How do I view previously typed commands in the csh ?
10/01/2019 14:54
If I'm logged in under csh, how do I view the last, say, 10 to 50 commands that I've typed in the shell? Also, if I'm logged in as root, how do I view the last 10 to 50 commands that I've typed in the shell? Thanks.


Source is Usenet: comp.unix.solaris
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10/01/2019 14:54 - Hi, ThanksButNo wrote: bash is for sure the way to go especially if you use NIS in a mixed environment where both Solaris and Linux is since Linux use ONLY bash! /michael

Source is Usenet: comp.unix.solaris
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10/01/2019 14:54 - On Fri, 12 Jun 2009, Richard B. Gilbert wrote: True and I agree. But the nature of the question suggested to me that Michelle was a new user, not weddded to any particular shell. In this instance I was suggesting that there are better shells for a newbie to learn. Old csh hands are of course welcome to use their shell of choice, but they're also not likely to ask newbie questions that a glimpse of the man page could've answered.

-- Rich Teer, SCSA, SCNA, SCSECA URLs: http://www.rite-group.com/rich http://www.linkedin.com/in/richteer

Source is Usenet: comp.unix.solaris
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10/01/2019 14:54 - On Jun 13, 8:37 am, Rich Teer <rich.t...@rite-group.com> wrote: Ah -- taking this opportunity to proselytize, eh? :-) I'm starting to like bash. It is another Bourne Shell derivative with a more PC-like history mechanism, and appears to be the default shell on all the Linux boxen.

As I get to know it better, I have fewer things to remember between Linux and Solaris.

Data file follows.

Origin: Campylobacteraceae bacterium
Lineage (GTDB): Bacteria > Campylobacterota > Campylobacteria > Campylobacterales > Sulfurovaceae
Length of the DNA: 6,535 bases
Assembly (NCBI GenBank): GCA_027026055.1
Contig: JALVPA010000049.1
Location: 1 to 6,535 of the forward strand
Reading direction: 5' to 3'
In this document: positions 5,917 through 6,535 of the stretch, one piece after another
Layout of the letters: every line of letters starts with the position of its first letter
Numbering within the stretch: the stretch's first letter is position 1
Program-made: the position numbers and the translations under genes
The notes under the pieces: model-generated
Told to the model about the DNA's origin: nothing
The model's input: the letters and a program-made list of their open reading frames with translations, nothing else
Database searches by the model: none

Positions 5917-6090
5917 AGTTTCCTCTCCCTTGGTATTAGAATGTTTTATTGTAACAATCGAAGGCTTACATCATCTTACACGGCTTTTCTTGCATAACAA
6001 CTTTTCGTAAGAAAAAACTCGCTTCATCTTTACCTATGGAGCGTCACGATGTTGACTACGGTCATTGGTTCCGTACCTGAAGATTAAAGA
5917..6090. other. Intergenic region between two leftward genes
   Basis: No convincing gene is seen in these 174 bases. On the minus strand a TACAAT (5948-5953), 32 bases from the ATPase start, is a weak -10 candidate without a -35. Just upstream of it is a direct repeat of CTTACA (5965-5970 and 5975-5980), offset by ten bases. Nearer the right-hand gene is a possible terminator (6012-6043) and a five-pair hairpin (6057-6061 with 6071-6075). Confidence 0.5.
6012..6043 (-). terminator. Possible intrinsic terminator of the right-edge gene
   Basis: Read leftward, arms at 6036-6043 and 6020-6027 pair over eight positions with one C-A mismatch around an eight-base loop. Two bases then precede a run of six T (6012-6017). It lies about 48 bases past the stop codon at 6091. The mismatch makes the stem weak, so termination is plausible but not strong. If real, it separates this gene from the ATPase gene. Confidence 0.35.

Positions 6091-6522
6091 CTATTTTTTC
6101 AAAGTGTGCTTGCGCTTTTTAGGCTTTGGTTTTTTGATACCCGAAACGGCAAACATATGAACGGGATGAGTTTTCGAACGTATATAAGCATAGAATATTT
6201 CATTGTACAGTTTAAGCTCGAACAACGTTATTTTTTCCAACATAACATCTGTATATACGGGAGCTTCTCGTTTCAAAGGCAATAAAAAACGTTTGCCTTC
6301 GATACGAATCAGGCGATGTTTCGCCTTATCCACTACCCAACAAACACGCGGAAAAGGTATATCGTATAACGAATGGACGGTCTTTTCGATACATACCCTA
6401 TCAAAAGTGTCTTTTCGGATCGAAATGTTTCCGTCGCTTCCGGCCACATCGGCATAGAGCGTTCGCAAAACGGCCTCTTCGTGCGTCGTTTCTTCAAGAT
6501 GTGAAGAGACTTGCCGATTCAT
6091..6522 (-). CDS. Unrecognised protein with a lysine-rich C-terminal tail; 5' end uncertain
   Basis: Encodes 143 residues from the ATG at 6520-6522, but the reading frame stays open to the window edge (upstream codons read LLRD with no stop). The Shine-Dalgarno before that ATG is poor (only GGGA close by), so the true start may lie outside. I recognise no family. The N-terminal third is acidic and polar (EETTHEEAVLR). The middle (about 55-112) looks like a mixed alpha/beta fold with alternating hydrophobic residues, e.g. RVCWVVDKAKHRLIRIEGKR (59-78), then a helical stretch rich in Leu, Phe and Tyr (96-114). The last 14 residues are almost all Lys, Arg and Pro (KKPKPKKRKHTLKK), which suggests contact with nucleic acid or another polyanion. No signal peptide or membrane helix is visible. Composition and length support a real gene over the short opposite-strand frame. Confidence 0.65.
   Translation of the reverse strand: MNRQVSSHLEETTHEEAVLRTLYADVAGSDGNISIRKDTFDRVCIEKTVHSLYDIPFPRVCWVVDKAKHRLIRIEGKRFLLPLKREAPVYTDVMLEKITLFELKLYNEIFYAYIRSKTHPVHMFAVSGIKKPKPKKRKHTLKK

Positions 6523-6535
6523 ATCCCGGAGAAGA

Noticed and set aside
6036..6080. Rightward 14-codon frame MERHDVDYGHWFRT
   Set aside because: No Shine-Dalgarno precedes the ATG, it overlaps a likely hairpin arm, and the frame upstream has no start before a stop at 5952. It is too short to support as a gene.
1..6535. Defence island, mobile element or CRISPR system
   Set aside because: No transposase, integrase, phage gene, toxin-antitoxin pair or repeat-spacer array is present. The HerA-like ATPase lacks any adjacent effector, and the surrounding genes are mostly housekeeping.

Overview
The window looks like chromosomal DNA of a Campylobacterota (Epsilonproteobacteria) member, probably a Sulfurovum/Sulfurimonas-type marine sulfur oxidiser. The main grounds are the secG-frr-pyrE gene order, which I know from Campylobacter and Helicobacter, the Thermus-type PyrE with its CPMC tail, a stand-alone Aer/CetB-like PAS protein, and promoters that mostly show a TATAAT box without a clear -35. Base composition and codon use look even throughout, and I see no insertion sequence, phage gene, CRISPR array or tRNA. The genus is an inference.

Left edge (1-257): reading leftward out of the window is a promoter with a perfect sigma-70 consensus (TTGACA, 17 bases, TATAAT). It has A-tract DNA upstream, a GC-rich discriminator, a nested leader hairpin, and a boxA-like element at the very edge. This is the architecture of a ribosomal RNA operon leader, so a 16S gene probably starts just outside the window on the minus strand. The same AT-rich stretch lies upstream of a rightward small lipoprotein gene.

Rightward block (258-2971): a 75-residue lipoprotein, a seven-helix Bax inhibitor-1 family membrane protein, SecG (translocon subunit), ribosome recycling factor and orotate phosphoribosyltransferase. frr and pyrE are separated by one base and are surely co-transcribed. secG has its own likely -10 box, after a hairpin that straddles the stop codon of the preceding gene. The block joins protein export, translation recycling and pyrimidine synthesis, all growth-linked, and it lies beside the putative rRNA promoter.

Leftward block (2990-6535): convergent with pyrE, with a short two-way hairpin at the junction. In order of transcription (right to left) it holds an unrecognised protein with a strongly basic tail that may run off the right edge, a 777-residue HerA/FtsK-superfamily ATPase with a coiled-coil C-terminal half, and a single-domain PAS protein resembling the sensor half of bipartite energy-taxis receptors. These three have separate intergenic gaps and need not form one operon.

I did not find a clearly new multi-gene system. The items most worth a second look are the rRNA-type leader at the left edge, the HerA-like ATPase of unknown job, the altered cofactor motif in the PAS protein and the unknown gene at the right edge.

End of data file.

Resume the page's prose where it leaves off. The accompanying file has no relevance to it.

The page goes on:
Even better, I've just discovered you can configure it to use either vi-like command editing like ksh. So with some minor tweaking, I have even fewer things to remember.

(By things to remember, I mean stuff like little things that are different -- like jumping back and forth between Delphi (Pascal-based) and Java (C-based), where in one you have apostrophe string quotes ('), colon-equal assignment (:=), and single-equal comparison (=), but in the other you have double-quotes (), single-equal (=) and double (==).

It's very annoying when you repeatedly use the wrong one!) :-n

Source is Usenet: comp.unix.solaris
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10/01/2019 14:54 - On Fri, 12 Jun 2009, Michelle wrote: Use the history command, provided history has been set up. But why are you using csh? There are several other, better choices (e.g., ksh).

Depends what shell.

-- Rich Teer, SCSA, SCNA, SCSECA URLs: http://www.rite-group.com/rich http://www.linkedin.com/in/richteer

Source is Usenet: comp.unix.solaris
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10/01/2019 14:54 - Rich Teer wrote: I think that the choice of shell is a religious issue! They all seem to get the job done somehow or other. What little training I got featured the Korn shell so ksh is what I use by preference. The Bourne shell is used for things like startup and shutdown on most systems. I think it best to leave it that way. YMMV What users choose to use as a shell is entirely up to them. If they're not using sh or ksh I can't help them much.


Source is Usenet: comp.unix.solaris
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